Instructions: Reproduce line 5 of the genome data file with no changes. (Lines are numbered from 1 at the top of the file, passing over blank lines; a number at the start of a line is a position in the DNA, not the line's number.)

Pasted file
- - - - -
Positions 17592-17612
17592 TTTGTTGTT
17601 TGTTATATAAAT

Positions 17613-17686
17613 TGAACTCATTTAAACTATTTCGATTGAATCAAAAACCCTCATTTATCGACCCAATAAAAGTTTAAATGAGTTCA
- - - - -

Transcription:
17613 TGAACTCATTTAAACTATTTCGATTGAATCAAAAACCCTCATTTATCGACCCAATAAAAGTTTAAATGAGTTCA